Texas’ Competitive Energy Market 101 How competition serves consumers and the planet

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The state of Texas has a unique energy model. It is independent from other regional grids, allows consumers to pick their preferred energy sources, and is an energy-only market. This means that power plants are paid only if they produce electricity. Other states have capacity markets, which means power plants are paid for producing electricity and for simply having the energy available if needed.

In February 2020, winter storm Uri swept through the state, leaving 4.8 million Texans without power for days and killing more than 100 people. Some state regulators and politicians are blaming its competitive energy-only market and are calling for a redesign that would more closely model a capacity market. Furthermore, some regulators are blaming power outages during Uri on Texas’ fleet of renewable energy sources. They are looking for ways to favor fossil fuels over other energy sources. Both approaches would be wrong. 

Texas can improve grid reliability without overhauling it. Regulators, utility commissioners, and politicians should uphold its competitive market which will benefit consumers and the environment alike. 

Facts vs. Myths

  • Fact: Reducing market competition leads to the government picking winners and losers.
  • Myth: Renewable power is to blame for outages during winter storm Uri.
    • Uri was a rare storm that froze up infrastructure for all energy sources, including coal, natural gas, and nuclear.
  • Fact: Market competition improves electricity reliability.
  • Myth: If Texas’ grid were interconnected with other regional grids, rather than fully independent, it wouldn’t have been so affected by the winter storm. 
    • Interconnection was not the problem. Other regional grids, such as MISO and SPP, also went dark due to the storm, and had no spare electricity to send to Texas for help.  

The Benefits of Electricity Competition in Texas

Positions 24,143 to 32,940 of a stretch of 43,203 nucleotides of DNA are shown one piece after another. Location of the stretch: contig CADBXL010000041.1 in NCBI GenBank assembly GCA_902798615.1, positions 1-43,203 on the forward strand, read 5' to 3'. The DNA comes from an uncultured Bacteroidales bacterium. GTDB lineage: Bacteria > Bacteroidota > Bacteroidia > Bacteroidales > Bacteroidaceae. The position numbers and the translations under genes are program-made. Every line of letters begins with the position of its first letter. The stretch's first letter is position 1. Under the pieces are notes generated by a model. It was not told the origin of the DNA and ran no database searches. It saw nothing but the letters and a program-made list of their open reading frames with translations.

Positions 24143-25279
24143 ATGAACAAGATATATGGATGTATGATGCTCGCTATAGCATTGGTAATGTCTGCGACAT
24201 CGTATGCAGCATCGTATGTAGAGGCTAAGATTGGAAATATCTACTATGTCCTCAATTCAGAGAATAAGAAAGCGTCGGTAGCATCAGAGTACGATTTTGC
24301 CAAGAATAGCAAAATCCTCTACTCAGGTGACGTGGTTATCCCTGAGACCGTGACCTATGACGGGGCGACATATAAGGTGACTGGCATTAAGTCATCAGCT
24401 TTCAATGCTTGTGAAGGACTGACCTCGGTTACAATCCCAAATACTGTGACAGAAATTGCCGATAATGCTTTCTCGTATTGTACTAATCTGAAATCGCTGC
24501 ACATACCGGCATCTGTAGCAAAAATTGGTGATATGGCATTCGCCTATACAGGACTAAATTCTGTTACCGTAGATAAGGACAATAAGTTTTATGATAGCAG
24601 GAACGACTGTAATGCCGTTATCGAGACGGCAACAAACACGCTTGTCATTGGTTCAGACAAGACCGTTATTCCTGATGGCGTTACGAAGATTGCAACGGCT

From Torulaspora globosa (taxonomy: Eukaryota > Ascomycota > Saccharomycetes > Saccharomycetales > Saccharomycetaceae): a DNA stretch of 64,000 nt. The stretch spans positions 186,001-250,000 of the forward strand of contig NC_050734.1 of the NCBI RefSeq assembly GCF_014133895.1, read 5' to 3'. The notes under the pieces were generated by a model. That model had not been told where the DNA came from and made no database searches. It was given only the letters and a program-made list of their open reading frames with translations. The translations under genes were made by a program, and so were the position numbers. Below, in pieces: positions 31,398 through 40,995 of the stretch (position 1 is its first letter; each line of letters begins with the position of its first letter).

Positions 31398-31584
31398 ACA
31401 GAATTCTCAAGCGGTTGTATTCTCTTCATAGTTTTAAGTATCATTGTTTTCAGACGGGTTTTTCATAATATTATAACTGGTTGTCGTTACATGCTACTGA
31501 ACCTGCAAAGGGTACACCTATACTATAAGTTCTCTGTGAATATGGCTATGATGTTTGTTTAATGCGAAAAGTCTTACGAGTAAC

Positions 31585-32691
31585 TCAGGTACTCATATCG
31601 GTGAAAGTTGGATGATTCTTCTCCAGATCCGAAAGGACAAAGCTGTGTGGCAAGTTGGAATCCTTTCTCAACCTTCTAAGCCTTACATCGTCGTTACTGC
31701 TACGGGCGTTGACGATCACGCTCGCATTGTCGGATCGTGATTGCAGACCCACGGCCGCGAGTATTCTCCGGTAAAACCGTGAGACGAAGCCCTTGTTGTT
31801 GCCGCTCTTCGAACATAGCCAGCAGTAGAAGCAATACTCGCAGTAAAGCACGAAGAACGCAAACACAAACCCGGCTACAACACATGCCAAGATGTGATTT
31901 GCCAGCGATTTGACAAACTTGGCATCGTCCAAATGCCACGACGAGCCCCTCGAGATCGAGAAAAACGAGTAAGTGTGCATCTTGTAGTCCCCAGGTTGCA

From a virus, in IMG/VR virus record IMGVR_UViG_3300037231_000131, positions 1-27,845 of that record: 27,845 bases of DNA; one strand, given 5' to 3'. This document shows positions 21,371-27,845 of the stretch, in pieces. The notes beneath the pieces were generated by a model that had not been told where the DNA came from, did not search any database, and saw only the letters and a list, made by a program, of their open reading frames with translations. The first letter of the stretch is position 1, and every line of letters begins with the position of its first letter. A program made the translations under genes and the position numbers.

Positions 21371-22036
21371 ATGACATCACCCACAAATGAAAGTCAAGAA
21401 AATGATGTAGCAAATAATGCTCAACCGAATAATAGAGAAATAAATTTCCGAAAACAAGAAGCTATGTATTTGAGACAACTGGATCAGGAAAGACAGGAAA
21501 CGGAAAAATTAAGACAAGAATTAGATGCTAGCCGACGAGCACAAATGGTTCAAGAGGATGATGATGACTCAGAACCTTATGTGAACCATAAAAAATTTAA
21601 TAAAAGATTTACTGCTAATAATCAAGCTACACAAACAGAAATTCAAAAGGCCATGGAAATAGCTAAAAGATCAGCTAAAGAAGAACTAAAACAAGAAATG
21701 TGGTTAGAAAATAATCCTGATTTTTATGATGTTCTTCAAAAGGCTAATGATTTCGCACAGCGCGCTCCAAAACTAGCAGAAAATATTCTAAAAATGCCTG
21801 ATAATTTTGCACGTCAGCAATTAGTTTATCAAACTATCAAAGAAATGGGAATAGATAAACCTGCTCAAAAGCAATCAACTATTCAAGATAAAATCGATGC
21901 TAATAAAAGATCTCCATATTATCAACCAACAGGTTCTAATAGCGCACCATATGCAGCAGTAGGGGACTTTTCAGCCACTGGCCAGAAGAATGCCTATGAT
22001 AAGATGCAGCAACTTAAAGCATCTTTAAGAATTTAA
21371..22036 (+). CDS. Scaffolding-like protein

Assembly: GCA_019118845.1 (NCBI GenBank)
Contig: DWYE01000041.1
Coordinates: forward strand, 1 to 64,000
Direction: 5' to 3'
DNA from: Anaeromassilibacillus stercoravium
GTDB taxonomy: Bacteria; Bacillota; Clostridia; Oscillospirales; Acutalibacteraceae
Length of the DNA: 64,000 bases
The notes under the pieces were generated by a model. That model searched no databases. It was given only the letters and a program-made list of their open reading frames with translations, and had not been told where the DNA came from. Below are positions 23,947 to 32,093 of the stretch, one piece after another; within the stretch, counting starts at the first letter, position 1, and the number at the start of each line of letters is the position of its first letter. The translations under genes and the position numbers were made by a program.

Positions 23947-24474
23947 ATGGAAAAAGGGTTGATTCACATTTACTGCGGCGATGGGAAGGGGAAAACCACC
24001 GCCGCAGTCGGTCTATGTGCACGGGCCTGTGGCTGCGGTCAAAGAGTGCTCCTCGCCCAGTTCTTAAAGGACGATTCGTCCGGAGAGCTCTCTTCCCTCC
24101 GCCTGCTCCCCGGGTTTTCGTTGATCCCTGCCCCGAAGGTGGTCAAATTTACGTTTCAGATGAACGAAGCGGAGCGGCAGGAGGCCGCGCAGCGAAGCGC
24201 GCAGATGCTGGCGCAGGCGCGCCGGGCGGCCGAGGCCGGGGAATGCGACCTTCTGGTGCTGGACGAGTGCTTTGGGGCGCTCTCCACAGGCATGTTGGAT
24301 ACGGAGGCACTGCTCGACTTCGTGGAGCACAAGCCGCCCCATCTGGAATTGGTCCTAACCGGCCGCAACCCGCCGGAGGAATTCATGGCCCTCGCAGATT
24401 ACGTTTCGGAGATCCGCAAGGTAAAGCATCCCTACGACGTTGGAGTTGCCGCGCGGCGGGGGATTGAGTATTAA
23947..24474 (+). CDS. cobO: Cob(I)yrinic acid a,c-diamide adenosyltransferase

• Electricity competition protects consumers from increased energy costs
  • Electricity competition benefits the environment
    • A study conducted by Dartmouth University finds that increased power plant efficiency and nuclear availability from competitive markets “have provided sizable reductions in pollution.”
    • Since 2000, Texas has reduced CO2 emissions per capita by 24%.
    • Competition has also allowed for more clean energy to be added to the Texas grid. 
      • Currently the Texas grid has a queue of project proposals that includes “an additional 91,000 megawatts of solar generation, 33,000 MW of battery storage and 23,000 MW of wind generation.” 
      • In 2020, Texas accounted for one-fifth of the nation’s non-hydroelectric renewable energy generation. 
  • Electricity competition helps protect consumers from inefficient and corrupt monopolies. 

Markets vs Mandates

  • In Texas, market forces have led to reduced utility costs and a more diverse energy mix.
  • A capacity market with specific requirements for energy availability could empower the government to pick winners and losers, limit consumer choice, and increase costs.
    • Monopoly markets limit competition and often increase costs on consumers.

How to advance electricity competition in Texas to prevent another energy crisis. 

  • Increase competition by embracing free market principles. 
    • In the most recent State of Electric Competition report, Texas scored an 11 out of 13, meaning that the state’s electricity market is competitive, but can improve. 
      • To improve its score, Texas should adopt a state-level compensation program for distributed energy generation to encourage homeowners to produce their own electricity, which they can then sell on the wholesale market. 
  • Reject proposals that embrace a capacity market.
    • A capacity model would force utilities to generate reserve power when it’s not needed. While improving electricity reliability is good, specific capacity requirements could add costs to consumers and benefit some sources over others. 
    • A capacity model would also likely fail to prevent what happened during Uri.
  • Continue a technology-neutral framework while implementing necessary reliability reforms.

Summary: 

  • Texas’ electricity model is unique and benefits consumers and the environment alike. 
  • Winter storm Uri was a result of infrastructure failures, not market failures. 
  • Adopting a capacity market framework would hurt consumer choice, allow the government to pick energy winners and losers, and harm the environment. 
Done in partnership with the American Conservation Coalition (ACC)

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